The Trouble with Children
The Bowers question what it was that has caused their child to become so belligerent, often causing so much havoc within the home that they have made remarks to their son, "If you don't like it here, why don't you just leave?" The son, Allen, makes no move, but the statement has an impact on him nonetheless. This family argument results in Allen feeling unwanted and his parents feeling like failures. What might make Allen feel a little better is if he could see how parents can often be only as good as they were taught.
Ask most parents to come up with stories about their childhood and often you'll get "My parents pushed me too hard," "My parents were never really around, and if they were they were always angry with me," and "My parents never really seemed to be happy with me…or each other." The Bowers agree that when they were growing up their parents were not that attentive. Mr. Bowers reported that his father was extremely critical, "...always finding something to yell at me about." Ms. Bowers reported that her mother"…was always chastising me for something, she made feel two feet tall."
When speaking with these parents, they were asked to consider just how often they spontaneously ended up using the same parenting techniques they remembered their parents using on them. They acknowledged that quite often they would act exactly like their parents, noting that it never really worked that well, though at the time it seemed like the right thing to do. While Mr. Bowers reported that his father "…never really did anything with me," he also reluctantly noted that while he pushes his son to keep playing soccer, he does not ever just casually play soccer with him. His most intense interaction with his son Allen seems to be arguing over the fact he needs to get off the computer and complete his homework.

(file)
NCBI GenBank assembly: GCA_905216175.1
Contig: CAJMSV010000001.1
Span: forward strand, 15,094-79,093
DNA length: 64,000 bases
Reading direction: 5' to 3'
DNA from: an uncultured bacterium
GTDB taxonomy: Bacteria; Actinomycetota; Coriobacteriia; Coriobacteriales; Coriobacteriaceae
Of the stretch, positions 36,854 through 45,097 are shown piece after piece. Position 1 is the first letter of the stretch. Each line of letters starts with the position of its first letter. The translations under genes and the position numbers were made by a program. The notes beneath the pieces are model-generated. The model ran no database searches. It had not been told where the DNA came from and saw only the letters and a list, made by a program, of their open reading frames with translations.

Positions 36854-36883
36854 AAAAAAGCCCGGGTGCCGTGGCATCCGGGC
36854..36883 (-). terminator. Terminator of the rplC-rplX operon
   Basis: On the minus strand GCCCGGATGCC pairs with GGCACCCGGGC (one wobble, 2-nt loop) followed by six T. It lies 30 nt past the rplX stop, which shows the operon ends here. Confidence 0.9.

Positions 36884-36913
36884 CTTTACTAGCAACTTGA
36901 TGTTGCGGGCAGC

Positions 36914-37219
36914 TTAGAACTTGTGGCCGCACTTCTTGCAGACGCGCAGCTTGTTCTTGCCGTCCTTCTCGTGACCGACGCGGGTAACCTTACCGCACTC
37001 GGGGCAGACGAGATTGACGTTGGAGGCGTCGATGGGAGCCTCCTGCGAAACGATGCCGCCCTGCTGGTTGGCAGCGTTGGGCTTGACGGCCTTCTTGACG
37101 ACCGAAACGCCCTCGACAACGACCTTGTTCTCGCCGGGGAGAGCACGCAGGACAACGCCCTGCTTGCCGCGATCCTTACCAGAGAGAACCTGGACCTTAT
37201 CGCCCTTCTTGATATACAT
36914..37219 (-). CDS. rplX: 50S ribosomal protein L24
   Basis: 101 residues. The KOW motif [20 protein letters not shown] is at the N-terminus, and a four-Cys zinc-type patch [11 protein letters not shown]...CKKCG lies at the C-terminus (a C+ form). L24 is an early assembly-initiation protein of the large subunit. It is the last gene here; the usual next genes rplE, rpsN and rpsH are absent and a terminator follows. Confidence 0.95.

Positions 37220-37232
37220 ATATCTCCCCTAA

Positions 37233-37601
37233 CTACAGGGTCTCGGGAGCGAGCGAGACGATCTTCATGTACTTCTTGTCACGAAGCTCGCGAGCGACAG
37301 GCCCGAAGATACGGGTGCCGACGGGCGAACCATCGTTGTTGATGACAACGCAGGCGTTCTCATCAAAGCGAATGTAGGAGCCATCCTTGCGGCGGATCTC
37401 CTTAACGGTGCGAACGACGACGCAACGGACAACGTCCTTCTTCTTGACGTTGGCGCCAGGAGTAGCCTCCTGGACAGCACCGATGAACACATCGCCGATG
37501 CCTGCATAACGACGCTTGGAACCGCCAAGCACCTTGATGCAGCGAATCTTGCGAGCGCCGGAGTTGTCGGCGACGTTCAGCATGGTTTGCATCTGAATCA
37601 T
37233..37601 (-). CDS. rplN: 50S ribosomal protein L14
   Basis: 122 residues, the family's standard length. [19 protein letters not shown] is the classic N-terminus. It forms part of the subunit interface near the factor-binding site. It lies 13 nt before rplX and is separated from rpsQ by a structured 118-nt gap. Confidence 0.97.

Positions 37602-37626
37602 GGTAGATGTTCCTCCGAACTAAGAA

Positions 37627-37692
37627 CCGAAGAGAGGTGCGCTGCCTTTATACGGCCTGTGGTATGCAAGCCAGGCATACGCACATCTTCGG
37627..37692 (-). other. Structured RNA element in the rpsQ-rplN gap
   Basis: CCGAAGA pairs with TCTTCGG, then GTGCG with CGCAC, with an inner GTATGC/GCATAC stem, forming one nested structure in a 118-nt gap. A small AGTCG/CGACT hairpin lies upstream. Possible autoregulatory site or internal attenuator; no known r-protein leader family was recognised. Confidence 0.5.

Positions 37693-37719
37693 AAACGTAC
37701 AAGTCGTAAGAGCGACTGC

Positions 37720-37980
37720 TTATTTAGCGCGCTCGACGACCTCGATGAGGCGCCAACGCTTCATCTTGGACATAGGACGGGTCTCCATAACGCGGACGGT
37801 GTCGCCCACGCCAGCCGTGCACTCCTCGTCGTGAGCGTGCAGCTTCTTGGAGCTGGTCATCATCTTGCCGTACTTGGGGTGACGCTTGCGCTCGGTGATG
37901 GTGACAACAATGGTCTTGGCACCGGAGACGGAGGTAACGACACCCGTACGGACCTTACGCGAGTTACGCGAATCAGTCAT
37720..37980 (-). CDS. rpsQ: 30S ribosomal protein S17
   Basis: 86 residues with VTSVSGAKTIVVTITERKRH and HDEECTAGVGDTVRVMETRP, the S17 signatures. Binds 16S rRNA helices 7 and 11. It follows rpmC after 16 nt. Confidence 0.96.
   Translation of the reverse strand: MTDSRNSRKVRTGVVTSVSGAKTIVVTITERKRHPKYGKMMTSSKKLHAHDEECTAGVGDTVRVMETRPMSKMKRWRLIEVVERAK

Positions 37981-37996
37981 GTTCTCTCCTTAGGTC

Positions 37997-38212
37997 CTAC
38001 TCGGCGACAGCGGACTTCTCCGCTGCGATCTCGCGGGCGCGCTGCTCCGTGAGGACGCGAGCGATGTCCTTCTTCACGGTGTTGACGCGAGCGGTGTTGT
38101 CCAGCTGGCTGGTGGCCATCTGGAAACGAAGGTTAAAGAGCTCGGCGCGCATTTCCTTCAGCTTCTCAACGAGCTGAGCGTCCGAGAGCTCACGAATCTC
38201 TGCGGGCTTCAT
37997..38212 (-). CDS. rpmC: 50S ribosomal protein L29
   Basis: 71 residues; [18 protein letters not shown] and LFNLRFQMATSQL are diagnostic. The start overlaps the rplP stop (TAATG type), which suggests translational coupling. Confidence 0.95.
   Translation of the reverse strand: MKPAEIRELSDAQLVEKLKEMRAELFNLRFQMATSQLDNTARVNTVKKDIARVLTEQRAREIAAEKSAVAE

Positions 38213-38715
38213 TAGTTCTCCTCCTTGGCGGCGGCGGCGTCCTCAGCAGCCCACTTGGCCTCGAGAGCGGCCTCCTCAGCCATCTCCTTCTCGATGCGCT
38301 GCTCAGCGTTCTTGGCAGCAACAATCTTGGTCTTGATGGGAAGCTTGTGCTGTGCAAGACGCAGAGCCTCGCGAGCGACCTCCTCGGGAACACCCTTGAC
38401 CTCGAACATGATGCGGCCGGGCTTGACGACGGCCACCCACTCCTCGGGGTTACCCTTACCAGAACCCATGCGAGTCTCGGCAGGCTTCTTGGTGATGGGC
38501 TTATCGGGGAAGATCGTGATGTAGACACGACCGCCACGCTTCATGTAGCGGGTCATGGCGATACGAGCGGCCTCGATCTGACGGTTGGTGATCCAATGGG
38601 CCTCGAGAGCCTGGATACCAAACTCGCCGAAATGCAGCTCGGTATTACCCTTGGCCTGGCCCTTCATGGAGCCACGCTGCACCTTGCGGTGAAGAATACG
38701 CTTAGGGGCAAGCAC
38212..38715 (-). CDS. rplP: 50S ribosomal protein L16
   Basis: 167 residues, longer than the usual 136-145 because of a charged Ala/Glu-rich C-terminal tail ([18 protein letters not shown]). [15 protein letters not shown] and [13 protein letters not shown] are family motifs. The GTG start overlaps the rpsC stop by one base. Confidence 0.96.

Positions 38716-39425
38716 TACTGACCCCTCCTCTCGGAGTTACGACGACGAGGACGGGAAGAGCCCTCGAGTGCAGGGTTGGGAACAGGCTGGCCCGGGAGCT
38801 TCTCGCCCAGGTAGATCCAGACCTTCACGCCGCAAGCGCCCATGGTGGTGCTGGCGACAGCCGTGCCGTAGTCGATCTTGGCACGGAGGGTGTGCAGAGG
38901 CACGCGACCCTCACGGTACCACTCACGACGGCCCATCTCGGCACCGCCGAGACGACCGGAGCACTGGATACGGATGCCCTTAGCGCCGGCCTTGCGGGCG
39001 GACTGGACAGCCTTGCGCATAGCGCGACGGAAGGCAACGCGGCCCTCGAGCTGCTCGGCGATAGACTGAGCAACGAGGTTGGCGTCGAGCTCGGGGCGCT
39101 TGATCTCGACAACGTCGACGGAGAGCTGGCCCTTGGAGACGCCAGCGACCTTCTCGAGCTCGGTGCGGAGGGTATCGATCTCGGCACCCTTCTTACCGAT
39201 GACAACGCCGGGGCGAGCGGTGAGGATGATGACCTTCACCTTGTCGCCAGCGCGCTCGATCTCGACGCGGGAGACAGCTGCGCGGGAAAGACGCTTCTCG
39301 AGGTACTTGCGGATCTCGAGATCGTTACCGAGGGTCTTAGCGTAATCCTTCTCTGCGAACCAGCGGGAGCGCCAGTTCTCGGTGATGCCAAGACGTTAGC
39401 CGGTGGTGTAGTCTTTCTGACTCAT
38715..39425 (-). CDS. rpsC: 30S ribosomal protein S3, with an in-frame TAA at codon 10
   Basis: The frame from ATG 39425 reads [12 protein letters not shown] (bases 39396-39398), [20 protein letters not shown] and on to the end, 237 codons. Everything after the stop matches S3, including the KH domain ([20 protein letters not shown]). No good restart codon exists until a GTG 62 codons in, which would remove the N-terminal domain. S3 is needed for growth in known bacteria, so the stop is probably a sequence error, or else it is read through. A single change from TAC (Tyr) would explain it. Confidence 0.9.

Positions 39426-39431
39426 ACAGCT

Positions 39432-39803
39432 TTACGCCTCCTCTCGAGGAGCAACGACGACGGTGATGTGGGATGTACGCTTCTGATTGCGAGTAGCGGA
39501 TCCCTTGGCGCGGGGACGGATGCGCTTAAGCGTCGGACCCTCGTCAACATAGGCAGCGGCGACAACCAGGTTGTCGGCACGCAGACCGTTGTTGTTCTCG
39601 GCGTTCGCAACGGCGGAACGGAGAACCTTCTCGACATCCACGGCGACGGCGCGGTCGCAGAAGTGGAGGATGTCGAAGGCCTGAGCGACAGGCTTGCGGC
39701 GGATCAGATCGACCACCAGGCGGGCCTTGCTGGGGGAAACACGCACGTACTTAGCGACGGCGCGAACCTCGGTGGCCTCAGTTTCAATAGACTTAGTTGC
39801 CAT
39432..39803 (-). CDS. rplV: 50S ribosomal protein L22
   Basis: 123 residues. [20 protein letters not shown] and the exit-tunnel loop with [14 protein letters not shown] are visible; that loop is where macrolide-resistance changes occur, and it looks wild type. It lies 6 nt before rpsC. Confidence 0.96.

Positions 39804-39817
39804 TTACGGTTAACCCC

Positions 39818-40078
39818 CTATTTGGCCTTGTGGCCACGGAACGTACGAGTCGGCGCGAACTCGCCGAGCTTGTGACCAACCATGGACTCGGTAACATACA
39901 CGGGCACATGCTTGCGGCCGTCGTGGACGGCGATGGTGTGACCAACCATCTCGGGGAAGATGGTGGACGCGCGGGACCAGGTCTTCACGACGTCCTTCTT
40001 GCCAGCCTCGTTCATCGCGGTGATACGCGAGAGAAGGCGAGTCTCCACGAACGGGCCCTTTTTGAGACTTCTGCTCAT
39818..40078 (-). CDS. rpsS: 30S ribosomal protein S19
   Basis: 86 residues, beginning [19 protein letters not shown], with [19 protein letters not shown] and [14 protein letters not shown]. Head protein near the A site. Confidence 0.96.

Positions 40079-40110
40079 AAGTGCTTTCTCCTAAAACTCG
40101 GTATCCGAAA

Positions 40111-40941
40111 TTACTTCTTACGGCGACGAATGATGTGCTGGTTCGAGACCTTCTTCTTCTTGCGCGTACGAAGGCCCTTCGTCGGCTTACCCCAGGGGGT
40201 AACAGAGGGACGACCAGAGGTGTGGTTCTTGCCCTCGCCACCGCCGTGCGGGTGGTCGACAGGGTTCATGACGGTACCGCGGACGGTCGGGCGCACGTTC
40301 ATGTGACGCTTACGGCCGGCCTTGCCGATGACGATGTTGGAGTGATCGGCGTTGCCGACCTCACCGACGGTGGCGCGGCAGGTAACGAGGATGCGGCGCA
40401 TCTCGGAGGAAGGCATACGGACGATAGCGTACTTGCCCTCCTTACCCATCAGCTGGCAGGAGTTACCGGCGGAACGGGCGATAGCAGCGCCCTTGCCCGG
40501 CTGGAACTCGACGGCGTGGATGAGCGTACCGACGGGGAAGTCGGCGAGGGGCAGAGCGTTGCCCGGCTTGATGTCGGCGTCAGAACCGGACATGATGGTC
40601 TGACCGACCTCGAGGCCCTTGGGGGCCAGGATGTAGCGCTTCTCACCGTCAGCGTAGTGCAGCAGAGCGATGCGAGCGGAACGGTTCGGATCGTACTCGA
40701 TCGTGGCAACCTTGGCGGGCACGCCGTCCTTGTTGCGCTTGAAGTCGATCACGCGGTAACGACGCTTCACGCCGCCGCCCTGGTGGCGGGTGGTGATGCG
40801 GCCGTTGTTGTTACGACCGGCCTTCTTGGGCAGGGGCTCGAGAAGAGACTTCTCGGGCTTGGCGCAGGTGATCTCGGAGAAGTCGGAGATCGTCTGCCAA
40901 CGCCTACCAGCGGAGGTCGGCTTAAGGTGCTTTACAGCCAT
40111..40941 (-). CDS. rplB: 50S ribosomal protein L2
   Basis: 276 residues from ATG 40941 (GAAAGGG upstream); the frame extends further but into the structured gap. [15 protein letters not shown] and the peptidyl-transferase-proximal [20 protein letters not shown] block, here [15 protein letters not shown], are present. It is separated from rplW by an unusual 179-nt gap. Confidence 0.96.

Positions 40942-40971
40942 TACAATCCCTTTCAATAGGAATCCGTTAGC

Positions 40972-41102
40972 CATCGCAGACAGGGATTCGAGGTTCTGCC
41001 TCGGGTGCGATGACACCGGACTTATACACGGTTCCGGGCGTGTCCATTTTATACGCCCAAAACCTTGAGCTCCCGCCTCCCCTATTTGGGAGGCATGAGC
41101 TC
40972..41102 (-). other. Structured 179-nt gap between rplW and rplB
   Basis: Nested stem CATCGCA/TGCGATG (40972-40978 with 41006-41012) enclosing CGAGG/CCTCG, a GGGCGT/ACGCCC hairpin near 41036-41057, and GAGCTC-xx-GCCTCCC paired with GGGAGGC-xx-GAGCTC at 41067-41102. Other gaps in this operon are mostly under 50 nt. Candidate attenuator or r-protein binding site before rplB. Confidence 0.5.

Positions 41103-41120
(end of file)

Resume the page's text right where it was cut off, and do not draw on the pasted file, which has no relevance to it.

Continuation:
The trouble with children is often the trouble with us as parents. We often seem to be so busy that we are unable to recognize that part of our responsibilities as parents is to play with our children. Play is a great time to enhance the sense of bonding we have with our children. Bonding with a child involves being with him in a supportive and caring manner, participating in an enjoyable activity. One father reported that while his father was not very sports minded, he had a significant level of positive activity with his father because they were always doing things together in the house from cooking to cleaning the basement. "Some of my best memories of my childhood were when Dad would say 'Let's go clean the basement.' It was a day long exercise and I had such fun with him, now my kids do it with me."
The Bowers have begun to realize that their expectation to have happy and compliant children is based on just how effective they parent. Research indicates that the more a parent interacts with a child in a positive manner, the closer the relationship they have and the better their child behaves. Just as people practice their golf swing or attend workshops to do scrapbooking, parents have to practice being good parents. It takes regular, daily effort to reconnect with your child and find out what she is up to, often easily done by going to where she is in the home and sitting down close to her while casually reading the newspaper. Your positive and casual presence implies that you enjoy being near her. Make semi-daily efforts to engage with your child, invite him to help cook a meal, work on the yard, go the golf range, or go shopping. Use this time to converse with your child about what he is up to, not for reminding him about how he disrespected his mother yesterday. Your child will eventually begin to view your presence as less threatening, perhaps even enjoyable, and that is how the bonding process works. The better parent you are, the better your child will behave.
The trouble with children may often be the trouble with us as parents. Maybe we can get more out of our children when we give more first.